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(Having failed to 'grok' FParsec, I followed the advice I read somewhere and started trying to write a little parser myself. Somehow I spotted what looked like a chance to try and monadify it, and now I have N problems...)

This is my 'Result' type (simplified)

type Result<'a> = 
    | Success of 'a
    | Failure of string

Here's the computation expression builder

type ResultBuilder() =
    member m.Return a = Success(a)
    member m.Bind(r,fn) =
        match r with
        | Success(a) -> fn a
        | Failure(m) -> Failure(m)

In this first example, everything works (compiles) as expected:

module Parser = 
    let res = ResultBuilder()

    let Combine p1 p2 fn = 
        fun a -> res { let! x = p1 a
                       let! y = p2 a
                       return fn(x,y) }

My problem is here: I'd like to be able to catch any failure in the 'combining' function and return a failure, but it says that I should define a 'Zero'.

    let Combine2 p1 p2 fn =
        fun a -> res { let! x = p1 a
                       let! y = p2 a
                       try
                          return fn(x,y) 
                       with
                         | ex -> Failure(ex.Message) }

Having no idea what I should return in a Zero, I just threw in member m.Zero() = Failure("hello world"), and it now says I need TryWith.

So:

member m.TryWith(r,fn) =
    try 
        r()
    with
     | ex -> fn ex

And now it wants Delay, so member m.Delay f = (fun () -> f()).

At which point it says (on the ex -> Failure), This expression should have type 'unit', but has type 'Result<'a>', and I throw up my arms and turn to you guys...

Link for playing: http://dotnetfiddle.net/Ho1sGS

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2 Answers 2

up vote 1 down vote accepted

The with block should also return a result from the computation expression. Since you want to return Result.Failure you need to define the member m.ReturnFrom a = a and use it to return the Failure from the with block. In the try block you should also specify that fn returns Success if it doesn't throw.

let Combine2 p1 p2 fn =
            fun a -> res { let! x = p1 a
                           let! y = p2 a
                           return! 
                                try
                                    Success(fn(x,y))
                                with
                                    | ex -> Failure(ex.Message)
                         }

Update:

The original implementation was showing a warning, not an error. The expression in the with block was not used since you returned from the try block, so you could simply add |> ignore. In that case if fn throws then the return value is m.Zero() and the only difference is that you would get "hello world" instead of ex.Message. Illustrated with an example below. Full script here: http://dotnetfiddle.net/mFbeZg

Original implementation with |> ignore to mute the warning:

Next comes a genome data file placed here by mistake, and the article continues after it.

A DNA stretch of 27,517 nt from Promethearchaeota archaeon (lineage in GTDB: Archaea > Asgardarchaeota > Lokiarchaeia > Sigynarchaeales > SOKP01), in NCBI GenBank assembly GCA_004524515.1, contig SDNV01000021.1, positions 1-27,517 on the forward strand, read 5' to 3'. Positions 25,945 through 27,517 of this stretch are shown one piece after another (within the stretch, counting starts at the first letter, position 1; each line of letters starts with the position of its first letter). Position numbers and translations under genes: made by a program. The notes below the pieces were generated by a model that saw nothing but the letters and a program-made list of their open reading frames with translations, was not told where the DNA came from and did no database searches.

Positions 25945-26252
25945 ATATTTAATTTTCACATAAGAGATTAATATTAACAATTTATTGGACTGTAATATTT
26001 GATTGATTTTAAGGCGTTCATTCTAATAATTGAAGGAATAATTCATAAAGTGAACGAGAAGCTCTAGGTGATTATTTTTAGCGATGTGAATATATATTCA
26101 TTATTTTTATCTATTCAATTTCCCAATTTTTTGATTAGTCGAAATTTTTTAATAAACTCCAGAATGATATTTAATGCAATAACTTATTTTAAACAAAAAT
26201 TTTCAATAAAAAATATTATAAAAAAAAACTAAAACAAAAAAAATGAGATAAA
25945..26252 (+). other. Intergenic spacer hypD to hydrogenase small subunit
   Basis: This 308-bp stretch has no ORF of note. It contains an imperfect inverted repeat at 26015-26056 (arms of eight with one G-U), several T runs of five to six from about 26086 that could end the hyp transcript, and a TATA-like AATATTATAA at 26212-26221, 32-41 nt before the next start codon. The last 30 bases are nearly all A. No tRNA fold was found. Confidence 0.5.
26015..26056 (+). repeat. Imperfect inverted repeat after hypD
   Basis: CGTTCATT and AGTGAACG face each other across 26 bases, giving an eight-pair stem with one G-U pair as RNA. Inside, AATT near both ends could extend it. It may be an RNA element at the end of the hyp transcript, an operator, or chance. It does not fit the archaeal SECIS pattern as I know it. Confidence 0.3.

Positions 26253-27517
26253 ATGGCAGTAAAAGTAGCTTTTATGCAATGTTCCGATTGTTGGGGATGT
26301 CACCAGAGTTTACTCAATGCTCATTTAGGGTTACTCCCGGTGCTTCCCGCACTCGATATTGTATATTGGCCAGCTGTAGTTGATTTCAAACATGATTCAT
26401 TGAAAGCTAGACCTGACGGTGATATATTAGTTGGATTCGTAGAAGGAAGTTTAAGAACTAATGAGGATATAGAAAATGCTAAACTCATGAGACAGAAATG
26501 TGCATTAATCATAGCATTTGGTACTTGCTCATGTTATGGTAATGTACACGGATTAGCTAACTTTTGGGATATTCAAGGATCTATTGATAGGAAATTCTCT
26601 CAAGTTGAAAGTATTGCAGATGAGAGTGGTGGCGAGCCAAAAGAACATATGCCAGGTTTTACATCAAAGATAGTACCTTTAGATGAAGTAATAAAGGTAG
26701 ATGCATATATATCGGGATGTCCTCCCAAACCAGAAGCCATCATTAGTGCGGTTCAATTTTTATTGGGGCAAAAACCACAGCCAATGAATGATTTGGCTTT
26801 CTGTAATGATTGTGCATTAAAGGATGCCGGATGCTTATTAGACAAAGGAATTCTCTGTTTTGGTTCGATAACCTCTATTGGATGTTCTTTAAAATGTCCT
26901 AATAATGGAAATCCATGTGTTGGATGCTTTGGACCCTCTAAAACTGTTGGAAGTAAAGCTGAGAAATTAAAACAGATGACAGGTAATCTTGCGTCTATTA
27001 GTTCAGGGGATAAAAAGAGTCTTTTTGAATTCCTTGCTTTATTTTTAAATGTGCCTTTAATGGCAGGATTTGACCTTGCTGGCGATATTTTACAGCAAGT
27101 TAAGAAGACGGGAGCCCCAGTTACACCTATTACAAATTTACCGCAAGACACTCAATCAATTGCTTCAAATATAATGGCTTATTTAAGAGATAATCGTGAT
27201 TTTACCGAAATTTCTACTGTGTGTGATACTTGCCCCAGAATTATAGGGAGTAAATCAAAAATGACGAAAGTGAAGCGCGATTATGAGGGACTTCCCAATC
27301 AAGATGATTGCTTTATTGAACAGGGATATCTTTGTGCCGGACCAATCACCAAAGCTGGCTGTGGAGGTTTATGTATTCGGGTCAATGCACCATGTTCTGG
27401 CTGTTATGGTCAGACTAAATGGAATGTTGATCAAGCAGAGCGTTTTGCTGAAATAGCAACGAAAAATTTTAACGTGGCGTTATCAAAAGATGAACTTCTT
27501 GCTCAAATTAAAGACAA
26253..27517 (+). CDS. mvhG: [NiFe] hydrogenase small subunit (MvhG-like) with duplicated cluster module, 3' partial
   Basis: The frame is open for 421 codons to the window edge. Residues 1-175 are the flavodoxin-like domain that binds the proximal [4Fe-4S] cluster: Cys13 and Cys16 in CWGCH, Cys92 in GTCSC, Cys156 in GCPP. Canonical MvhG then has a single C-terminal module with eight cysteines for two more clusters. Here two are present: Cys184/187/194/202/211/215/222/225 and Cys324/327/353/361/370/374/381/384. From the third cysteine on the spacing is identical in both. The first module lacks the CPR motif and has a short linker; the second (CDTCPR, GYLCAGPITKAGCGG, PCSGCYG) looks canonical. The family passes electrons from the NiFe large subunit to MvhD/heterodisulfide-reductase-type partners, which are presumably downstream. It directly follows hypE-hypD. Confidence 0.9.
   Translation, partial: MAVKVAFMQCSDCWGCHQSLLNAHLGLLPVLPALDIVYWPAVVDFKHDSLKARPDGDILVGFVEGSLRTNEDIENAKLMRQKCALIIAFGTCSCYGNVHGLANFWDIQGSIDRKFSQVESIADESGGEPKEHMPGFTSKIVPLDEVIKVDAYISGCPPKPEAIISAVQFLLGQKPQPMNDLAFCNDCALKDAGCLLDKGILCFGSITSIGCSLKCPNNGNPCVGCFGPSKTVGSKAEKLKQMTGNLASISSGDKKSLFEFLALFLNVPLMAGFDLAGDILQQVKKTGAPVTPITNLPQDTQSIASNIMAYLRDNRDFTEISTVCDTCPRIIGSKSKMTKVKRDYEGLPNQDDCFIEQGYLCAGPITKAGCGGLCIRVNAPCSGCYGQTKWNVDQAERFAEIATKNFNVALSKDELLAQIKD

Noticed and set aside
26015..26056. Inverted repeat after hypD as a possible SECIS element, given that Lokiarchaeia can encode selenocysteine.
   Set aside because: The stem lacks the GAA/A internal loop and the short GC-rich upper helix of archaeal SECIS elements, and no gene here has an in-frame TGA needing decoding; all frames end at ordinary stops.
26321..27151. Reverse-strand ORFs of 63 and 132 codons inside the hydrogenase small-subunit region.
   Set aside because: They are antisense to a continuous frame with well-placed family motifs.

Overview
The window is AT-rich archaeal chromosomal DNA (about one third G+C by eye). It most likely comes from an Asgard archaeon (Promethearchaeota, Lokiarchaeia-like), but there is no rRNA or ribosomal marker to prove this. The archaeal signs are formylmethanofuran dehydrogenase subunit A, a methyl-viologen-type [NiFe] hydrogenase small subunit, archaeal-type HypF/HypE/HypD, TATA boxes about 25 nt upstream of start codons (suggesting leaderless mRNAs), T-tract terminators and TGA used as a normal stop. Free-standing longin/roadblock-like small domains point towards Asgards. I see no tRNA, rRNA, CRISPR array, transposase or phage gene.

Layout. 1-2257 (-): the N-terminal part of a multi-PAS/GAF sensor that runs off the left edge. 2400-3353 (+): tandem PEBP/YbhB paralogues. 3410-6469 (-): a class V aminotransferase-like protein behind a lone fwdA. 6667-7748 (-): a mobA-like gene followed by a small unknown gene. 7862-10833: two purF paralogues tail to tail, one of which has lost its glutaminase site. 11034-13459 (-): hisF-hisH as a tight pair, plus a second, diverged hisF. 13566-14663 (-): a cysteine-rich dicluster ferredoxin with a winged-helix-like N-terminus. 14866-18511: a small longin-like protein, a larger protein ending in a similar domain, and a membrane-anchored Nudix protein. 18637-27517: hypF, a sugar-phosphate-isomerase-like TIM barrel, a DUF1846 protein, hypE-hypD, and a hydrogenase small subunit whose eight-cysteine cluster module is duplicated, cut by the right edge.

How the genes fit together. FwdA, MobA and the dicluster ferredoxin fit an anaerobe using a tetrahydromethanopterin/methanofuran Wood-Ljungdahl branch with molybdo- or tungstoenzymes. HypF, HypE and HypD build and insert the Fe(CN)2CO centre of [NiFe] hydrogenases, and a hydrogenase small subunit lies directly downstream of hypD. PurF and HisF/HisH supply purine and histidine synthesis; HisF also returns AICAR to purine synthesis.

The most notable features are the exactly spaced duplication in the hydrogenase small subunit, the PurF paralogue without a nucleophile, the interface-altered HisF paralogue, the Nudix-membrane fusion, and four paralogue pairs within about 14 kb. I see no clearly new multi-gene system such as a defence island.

let Combine3 p1 p2 fn =
            fun a -> res { let! x = p1 a
                           let! y = p2 a

                           try
                                return fn(x,y)
                           with
                                | ex -> Failure(ex.Message) |> ignore // no warning
                         }

Run it:

let comb2 a  =
    let p1' x = Success(x)
    let p2' y = Success(y)
    let fn' (x,y) = 1/0 // div by zero
    let func = Parser.Combine2 p1' p2' fn' a
    func()

let comb3 a  =
    let p1' x = Success(x)
    let p2' y = Success(y)
    let fn' (x,y) = 1/0 // div by zero
    let func = Parser.Combine3 p1' p2' fn' a
    func()

let test2 = comb2 1
let test3 = comb3 1

Result:

val test2 : Result<int> = Failure "Attempted to divide by zero."
val test3 : Result<int> = Failure "hello world"
share|improve this answer
    
Thank you, it was the ReturnFrom that I was missing! (I guess I then need to decide whether fn returns an 'a or a Result<'a>...) –  Benjol Feb 15 '14 at 20:56
    
Thanks for accepting this! Please see the last edit where return! is before try/with not two times inside. If fn returns Result<'a> then you could make all exception logic inside it and do not wrap it into Success() but you will still need ReturnFrom method to return the result of the modified fn –  V.B. Feb 15 '14 at 21:09

If you want to support try ... with inside a computation builder, you need to add TryWith (as you tried) as well as a few other members including Delay and Run (depending on how you want to implement Delay). In order to be able to return failure, you also need to support return! by adding ReturnFrom:

type ResultBuilder() =
    member m.Return a = Success(a)
    member m.Bind(r,fn) =
        match r with
        | Success(a) -> fn a
        | Failure(m) -> Failure(m)
    member m.TryWith(r,fn) =
      try r() with ex -> fn ex
    member m.Delay(f) = f
    member m.Run(f) = f()
    member m.ReturnFrom(r) = r

Now you can do the following:

let Combine2 p1 p2 fn = fun a -> res {  
  let! x = p1 a
  let! y = p2 a
  try
    return fn(x,y) 
  with ex ->
    return! Failure(ex.Message) }

The trick is that the normal branch uses just return (representing success), but the exception handler uses return! to return an explicitly created result using Failure.

That said, if you are interested in parsers, then you need to use a different type - what you are describing here is more like the option (or Maybe) monad. To implement parser combinators you need a type that represents a parser rather than result of a parser. See for example this article.

share|improve this answer
    
Thanks for that. I think my brain isn't quite up to monadic parsers yet. And the monadic result is working ok for me at the moment. Maybe later. –  Benjol Feb 16 '14 at 17:38

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